Airline Food Reaches New Heights

airline food

In an era in which airline customer service scores are spotty, many airlines hope to appease passengers by upgrading their food and beverage offerings.

As business travel returns post-pandemic and increasingly blurs with leisure travel – in a trend some analysts have dubbed “Lisness” – many airlines are revamping their menus, hoping to offer premium experiences with better cocktails, refreshing bubble tea, and cold ice cream, according to new research by Trendincite.

“The combination of the pandemic and the poor economy has lowered consumers’ expectations of service on flights including meals,” Trendincite’s Amy Marks-McGee told The Food Institute. “For airlines that do serve food, the latest consumer-driven demand is vegan and plant-based meals. Airlines such as Japan Airlines, Korean Air, and TAP Air Portugal have been upping their vegan and plant-based offerings.”

Air travel appears to be bouncing back as the COVID-19 pandemic wanes. Consider:

  • The number of total passenger trips in January 2023 increased nearly 46% year over year, according to Airlines Reporting Corp.
  • January ARC-accredited agency air tickets totaled $8.36 billion, a 128% increase from a year prior, according to Business Travel News.

Airlines like Delta hope to win over customers by upgrading their menus. Delta has forged partnerships with three James Beard Award-winning chefs to offer a more expansive selection of vegetarian meals through Impossible Foods, Trendincite noted.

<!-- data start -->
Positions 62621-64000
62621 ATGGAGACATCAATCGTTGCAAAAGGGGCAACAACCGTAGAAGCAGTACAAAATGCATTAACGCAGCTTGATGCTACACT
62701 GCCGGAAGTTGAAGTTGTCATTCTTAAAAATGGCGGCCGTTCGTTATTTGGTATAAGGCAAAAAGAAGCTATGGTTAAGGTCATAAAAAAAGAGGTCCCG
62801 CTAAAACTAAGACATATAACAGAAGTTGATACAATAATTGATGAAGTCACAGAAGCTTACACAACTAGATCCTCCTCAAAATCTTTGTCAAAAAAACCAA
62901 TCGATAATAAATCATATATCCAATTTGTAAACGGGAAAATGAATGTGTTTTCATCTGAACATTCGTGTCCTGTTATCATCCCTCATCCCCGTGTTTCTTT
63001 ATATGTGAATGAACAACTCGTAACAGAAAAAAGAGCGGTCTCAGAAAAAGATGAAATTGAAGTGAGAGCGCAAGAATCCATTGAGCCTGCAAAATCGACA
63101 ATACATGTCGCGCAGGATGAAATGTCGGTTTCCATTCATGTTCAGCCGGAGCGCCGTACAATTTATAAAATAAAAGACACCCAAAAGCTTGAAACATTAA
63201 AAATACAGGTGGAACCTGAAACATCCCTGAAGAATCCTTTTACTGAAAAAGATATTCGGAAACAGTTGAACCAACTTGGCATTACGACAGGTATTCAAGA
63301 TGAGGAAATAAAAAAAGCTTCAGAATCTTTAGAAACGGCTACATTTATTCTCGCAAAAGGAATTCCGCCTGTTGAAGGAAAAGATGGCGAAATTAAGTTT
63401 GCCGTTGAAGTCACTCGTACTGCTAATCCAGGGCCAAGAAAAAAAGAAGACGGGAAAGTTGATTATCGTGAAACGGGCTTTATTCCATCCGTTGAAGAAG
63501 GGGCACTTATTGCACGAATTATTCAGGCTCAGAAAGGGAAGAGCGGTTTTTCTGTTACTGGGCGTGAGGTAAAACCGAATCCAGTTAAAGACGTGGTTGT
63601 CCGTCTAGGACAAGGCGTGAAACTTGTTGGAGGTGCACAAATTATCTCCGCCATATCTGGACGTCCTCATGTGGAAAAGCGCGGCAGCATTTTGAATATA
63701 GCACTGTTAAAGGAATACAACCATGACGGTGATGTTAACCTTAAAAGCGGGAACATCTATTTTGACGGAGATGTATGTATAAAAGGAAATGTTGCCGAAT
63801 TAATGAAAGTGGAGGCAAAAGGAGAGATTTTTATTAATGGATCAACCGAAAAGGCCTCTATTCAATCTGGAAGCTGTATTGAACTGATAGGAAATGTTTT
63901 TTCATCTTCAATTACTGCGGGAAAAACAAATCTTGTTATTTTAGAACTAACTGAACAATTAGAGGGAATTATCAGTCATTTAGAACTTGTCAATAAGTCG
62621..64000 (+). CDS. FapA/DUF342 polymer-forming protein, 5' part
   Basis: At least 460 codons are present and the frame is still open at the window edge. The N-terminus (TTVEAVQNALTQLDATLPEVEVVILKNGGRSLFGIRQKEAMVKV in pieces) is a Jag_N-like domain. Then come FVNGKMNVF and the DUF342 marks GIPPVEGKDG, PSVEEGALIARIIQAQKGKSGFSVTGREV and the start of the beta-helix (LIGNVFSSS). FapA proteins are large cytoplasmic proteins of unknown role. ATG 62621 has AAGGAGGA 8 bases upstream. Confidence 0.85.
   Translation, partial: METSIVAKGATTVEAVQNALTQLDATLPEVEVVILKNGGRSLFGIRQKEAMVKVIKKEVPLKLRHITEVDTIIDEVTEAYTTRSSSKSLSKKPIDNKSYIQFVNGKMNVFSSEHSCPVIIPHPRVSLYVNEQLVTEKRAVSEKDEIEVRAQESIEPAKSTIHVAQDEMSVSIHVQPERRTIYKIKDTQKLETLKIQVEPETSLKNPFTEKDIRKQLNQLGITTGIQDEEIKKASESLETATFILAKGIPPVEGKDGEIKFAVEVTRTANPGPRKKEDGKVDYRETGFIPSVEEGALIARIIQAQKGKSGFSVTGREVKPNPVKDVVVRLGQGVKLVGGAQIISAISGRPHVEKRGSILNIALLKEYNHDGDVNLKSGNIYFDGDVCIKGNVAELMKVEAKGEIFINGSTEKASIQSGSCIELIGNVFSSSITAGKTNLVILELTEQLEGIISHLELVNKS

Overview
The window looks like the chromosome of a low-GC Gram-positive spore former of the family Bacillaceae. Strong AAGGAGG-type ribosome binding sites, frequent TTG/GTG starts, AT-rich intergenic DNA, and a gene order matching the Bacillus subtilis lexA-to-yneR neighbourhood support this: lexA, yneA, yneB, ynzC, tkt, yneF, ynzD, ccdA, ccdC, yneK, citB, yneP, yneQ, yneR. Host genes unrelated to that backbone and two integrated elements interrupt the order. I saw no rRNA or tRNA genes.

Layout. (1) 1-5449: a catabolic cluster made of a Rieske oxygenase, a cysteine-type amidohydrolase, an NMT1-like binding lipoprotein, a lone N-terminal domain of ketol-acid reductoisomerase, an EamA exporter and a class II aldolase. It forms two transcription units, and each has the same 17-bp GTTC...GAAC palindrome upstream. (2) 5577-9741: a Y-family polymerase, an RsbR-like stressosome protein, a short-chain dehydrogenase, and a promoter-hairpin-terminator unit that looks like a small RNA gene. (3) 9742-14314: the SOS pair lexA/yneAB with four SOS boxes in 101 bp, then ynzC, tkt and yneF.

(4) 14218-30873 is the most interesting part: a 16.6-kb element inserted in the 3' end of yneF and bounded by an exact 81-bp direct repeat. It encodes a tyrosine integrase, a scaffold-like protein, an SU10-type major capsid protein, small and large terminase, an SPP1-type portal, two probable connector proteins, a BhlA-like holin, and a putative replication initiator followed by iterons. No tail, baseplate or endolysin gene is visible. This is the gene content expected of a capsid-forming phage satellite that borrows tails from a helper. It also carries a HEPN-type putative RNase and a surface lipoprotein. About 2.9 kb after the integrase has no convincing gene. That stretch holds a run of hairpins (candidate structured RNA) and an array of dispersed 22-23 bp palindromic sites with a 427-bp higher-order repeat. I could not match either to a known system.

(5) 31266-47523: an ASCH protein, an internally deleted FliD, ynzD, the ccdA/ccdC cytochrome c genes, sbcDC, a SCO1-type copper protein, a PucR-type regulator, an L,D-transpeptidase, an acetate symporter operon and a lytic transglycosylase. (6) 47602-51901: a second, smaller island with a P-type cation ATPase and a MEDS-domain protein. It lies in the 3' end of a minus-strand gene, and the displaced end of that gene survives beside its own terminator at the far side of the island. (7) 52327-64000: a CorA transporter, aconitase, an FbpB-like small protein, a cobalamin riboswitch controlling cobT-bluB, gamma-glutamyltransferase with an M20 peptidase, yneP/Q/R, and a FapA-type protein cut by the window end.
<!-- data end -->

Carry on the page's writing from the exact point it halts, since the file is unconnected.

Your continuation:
“Delta is innovative with their food offerings through collaborations and partnerships,” Marks-McGee said. For example, “Delta partners with local brands such as Thrive Farmers for an afternoon tea offering for customers flying out of London, Edinburgh, and Dublin.”

Emirates has especially stepped up its food offerings. Last year, it invested $2 billion to upgrade its in-flight customer experience.

“Part of Emirates’ first-class experience included Persian caviar with a pairing of the world-renowned Dom Perignon vintage champagne,” Marks-McGee said. “They also launched a new, gourmet vegan menu.”

Meanwhile, as some airlines – like Spirit, American, and Sun Country – have endured a wave of negative feedback via social media lately, others hope to appease passengers with items like canned cocktails. For example, Delta has teamed with Tip Top Proper Cocktails to serve its RTD Counter Culture Coffee Espresso Martini. The beverage features an espresso coffee blend, vanilla, and vodka.

Southwest Airlines has expanded its coffee offerings, adding Community Coffee’s Espresso + Cream iced beverage to its in-flight menu.

Airlines are also seizing upon the increasing popularity of bubble tea. China Airlines, for example, is rolling out the world’s first bubble tea service on commercial flights.

United Airlines is attempting to lift passengers’ spirits with sweet treats, highlighted by an ice cream sundae cart for all long-haul international flights for the business-class cabin. United is also offering three new snacks this spring: Undercover Snacks’ chocolate Crisps; That’s It fruit bars; and Summer Harvest’s Savory Snack Mix.

Trendincite’s Marks-McGee said consumers can expect to see more food and beverage partnerships in the months ahead as airlines look to seize upon an uptick in travel for both business and leisure.